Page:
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Chapter 49

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Biological Sciences
Mary Olaveson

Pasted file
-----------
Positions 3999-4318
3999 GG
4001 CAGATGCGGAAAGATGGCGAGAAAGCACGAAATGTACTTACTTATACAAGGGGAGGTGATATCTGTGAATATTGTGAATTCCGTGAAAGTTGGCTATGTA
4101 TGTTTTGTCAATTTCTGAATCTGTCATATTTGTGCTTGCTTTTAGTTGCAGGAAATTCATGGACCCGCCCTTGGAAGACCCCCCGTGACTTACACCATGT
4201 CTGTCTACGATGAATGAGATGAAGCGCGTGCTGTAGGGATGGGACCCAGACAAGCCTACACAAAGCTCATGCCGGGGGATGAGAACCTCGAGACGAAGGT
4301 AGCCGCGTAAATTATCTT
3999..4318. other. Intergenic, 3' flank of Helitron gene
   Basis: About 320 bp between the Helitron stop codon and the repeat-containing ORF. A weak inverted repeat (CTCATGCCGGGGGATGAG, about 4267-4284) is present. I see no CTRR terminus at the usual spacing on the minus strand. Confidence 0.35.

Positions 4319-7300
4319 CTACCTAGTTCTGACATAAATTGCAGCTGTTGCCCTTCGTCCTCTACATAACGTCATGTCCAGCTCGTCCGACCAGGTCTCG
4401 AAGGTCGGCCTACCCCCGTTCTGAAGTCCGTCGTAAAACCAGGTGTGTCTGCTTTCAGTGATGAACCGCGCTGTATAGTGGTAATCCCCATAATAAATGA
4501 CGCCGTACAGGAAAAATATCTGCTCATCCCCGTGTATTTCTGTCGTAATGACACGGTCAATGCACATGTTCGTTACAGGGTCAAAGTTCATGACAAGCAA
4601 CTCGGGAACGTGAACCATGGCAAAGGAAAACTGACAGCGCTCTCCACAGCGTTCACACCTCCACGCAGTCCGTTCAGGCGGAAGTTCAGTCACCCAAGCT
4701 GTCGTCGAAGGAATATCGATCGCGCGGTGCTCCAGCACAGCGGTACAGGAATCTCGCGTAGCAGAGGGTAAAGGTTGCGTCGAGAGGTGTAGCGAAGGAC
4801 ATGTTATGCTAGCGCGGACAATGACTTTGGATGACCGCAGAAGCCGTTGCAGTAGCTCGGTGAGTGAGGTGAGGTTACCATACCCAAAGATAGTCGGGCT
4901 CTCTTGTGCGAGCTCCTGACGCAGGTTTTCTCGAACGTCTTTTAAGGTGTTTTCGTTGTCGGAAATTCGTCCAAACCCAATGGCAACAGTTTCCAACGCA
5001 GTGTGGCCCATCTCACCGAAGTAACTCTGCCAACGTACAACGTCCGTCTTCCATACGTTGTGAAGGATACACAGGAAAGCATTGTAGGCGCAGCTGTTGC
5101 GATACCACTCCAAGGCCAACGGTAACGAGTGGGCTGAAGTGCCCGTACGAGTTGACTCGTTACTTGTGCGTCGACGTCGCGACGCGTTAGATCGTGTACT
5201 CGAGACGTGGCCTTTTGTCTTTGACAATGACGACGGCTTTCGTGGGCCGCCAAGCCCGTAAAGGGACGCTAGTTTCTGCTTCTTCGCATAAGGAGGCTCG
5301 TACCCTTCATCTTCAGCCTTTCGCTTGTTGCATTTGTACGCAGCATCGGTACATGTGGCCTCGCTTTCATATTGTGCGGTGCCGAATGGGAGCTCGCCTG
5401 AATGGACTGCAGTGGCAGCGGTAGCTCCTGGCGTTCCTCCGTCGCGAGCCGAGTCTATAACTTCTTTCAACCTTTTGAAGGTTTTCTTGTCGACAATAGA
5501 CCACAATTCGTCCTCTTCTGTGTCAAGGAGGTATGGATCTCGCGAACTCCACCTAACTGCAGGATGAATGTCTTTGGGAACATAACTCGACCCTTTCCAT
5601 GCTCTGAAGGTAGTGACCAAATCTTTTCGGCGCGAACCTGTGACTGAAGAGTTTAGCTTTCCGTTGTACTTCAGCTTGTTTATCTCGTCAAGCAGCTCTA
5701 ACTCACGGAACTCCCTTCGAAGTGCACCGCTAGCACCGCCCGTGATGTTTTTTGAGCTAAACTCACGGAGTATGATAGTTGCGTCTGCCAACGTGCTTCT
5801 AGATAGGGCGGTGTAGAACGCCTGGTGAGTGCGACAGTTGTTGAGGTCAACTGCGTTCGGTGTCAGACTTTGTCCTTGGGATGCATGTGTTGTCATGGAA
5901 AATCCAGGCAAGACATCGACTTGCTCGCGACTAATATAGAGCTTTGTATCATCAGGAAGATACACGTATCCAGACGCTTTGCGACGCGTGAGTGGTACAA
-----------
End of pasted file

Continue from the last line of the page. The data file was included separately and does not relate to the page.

[Type the company name] 1 BIOA02H3 Chapter 11 Chapter 49: Circulatory systems 49.1 Why do animalsneed a circulatory system? Circulatory system consists of muscular pump (heart), a fluid (blood) and series of blood vessels; collectively known as cardiovascular system Function: to transport things around body o Heat o Hormones o Respiratory gases o Blood cells o Platelets and elements of immune system Single-celled organisms do not have circulatory system; their exchange of substances occurs in a direct manner. For some multicellular organisms a circulatory system is not necessary if the cells are in direct contact with the external environment. o Small aquatic invertebrates have structures and body shapes that permit direct exchanges between cells and environment o They have flattened, thin body shapes that allow for a greater surface area and minimizes the diffusion path length o The cells of some aquatic invertebrates have highly branched central cavities called gastrovascular systems that is need to bring the external environment into the animals. o Large animals need circulatory systems; those that dont tend to be inactive, slow or even sedentary (i.e sponges and flatworms) Larger animals need to be able to support the metabolism of the cells by delivering the nutrients to them and taking wastes from them with the circulatory systems. Extracellular fluid surrounds each cell and provides the oxygen, fuel and essential molecules that the cells need; the waste products also go into the extracellular fluid Two types of systems: o Open circulatory system: Extracellular fluid continuous with the fluid in blood vessels Vessels of these animals empty their fluid directly into the tissues o Closed circulatory system: The circulating blood and fluid are contained in continuous systems of vessels Extracellular fluid refers to both the fluid surrounding the cell and the fluid in the circulatory system: o Fluid in circulatory system: blood plasma o Fluid around cell: interstitial fluid o A 70kg person has about 14L of extracellular fluid and about 3 L is blood plasma and the rest are interstitial fluid Open circulatory systems move extracellular fluid o Extracellular fluid squeezes through the intercellular spaces as the animal moves o The heart helps the distribution of the fluid in these systems o When heart contracts the extracellular fluid is propelled through the vessels into different regions of the body; the fluid goes through the tissue and eventually makes it back to the heat o Found in arthropods, mollusks and other invertebrates Closed circulatory systems circulate blood through a system of blood vessels: o System of vessels keeps the circulating blood separated from the interstitial fluid o Blood is pumped through the vascular system by heart and some components of the blood never leave the vessels o In earthworms there is one large ventral blood vessel that carries blood from one end (anterior) to the other (posterior) and smaller vessels branch off and transports the blood to even smaller vessels that take the blood to tissues. In the small vessels respiratory gases, nutrients and metabolic wastes diffuse between the blood and interstitial fluid. The blood then flows from these vessels into a larger vessel and leads to one large dorsal vessel which carries the blood from the posterior to the anterior Five pairs of vessels connect the dorsal and ventral vessels in the anterior end and the circuit is complete Advantages of closed CS over open CS: o Fluid flows faster through vessels that through intercellular spaces and therefore can transport nutrients faster o Changing resistance in vessels allows closes system to be selective in directing blood to specific tissues o Specialized cells and large molecules that help in the transport of hormones and nutrients can be kept in the vessels but can drop their cargo in tissues where it is needed. 2 49.2 How have vertebrate circulatory systems evolved? Vertebrates have closed systems with a heart that has two or more chambers When heart contracts, it squeezes blood, putting pressure on it o Blood flows out of heart and into vessels where pressure is lower o Valves prevent blood to backflow between contraction and relaxation As C becomes more complex the blood that flows to the gas exchange organs is more separated from the blood that flows to the rest of the body (evolution) In birds and mammals (youngest vertebrates) blood is pumped from heart to blood and then back to heart (pulmonary circuit) and then from the heart to the rest of the body (systemic circuit) Closed vascular system begins with arteries o Arteriesarteriolescapillary bedsvenulesveins o Capillaries are tiny, thin-walled vessels where materials re exchanged between the blood and tissue fluid o Venules are small capillaries that drain the capillaries o Venules join to form larger vessels called veins which takes the blood back to the heart Fish have two chambered hearts: o Atrium: receives blood from body and pumps it into the ventricle (a more muscular chamber) o Ventricle: pumps blood to gills where gas exchange occurs o Blood that leaves gills collects in a large dorsal artery called aorta: distributes blood to smaller arteries and arterioles o The pressure imposed on blood by the contraction of the heart is dissipated by the high resistance of the narrow spaces in the gill lamellae through which the blood flows. Blood leaving the gills and entering the aorta is under low pressure, limiting the max capacity of the fish circulatory system to supply the tissues with oxygen and nutrient Limitation does not hamper the performance of may rapidly swimming species (i.e. tuna or marlin) There has been an evolutionary transition from water breathing to air breathing. This can be seen in African Lungfish o Lungfish are exposed to water that have low oxygen content and situations in which their aquatic environment are dried up. To deal with the lack of oxygen in water, lungfish have an out-pocketing from the gut that serves as a lung. The lung contains many thin-walled blood vessels so blood flowing through these vessels can pick up oxygen from the air that they breath in o The gill arteries in the posterior of the fish have been modified such that it can carry blood to the lung and a new vessel carries oxygenated blood back to the heart from the lungs o Few gill arches lost their gils and their blood vessel delivers blood from heart directly to the dorsal aorta o Unlike other fish, the lungfish had a partly divided atrium: the left side receives oxygenated blood from the lungs while the right side receives deoxygenated blood from other tissues; the two bloodstreams are separated. o Oxygenated blood goes to the anterior gill arteries deoxygenated blood goes to other gill arches that have functional gills and to gill arteries that go to the lungs Amphibians have three chambered hearts: o Pulmonary and systemic circulation is partly divided in adult amphibians o Single ventricle pumps blood to the lungs and to the rest of the body o Both atria receive blood returning to heart; one oxygenated blood from lungs and the other deoxygenated blood from the body o Both atria deliver blood to same ventricle; blood could mix; blood going to tissue would not carry full load of oxygen However the mixing is limited because the anatomical features of the ventricle direct the flow of deoxygenated blood from right atrium to the pulmonary circuit and the flow of oxygenated blood from the left atrium to the aorta. Partial separation of the pulmonary and systemic circulation allows blood destined for the tissue to overcome the high flow resistance of the gas exchange organ. Blood leaving amphibian heart moves directly to aorta at a higher pressure that if it had first flowed through the lungs (???)3 Reptiles have exquisite control of pulmonary and systemic circulation: o Turtle, lizards, snakes have three chambered hearts because their ventricles are not separated from left and right atrium o Crocodiles and alligators have four chambered hearts because their left and right ventricles are completely separated o Many reptiles and crocodilians are very active and powerful in bursts and then there are periods where their metabolic rates are much lower than that of a resting animal.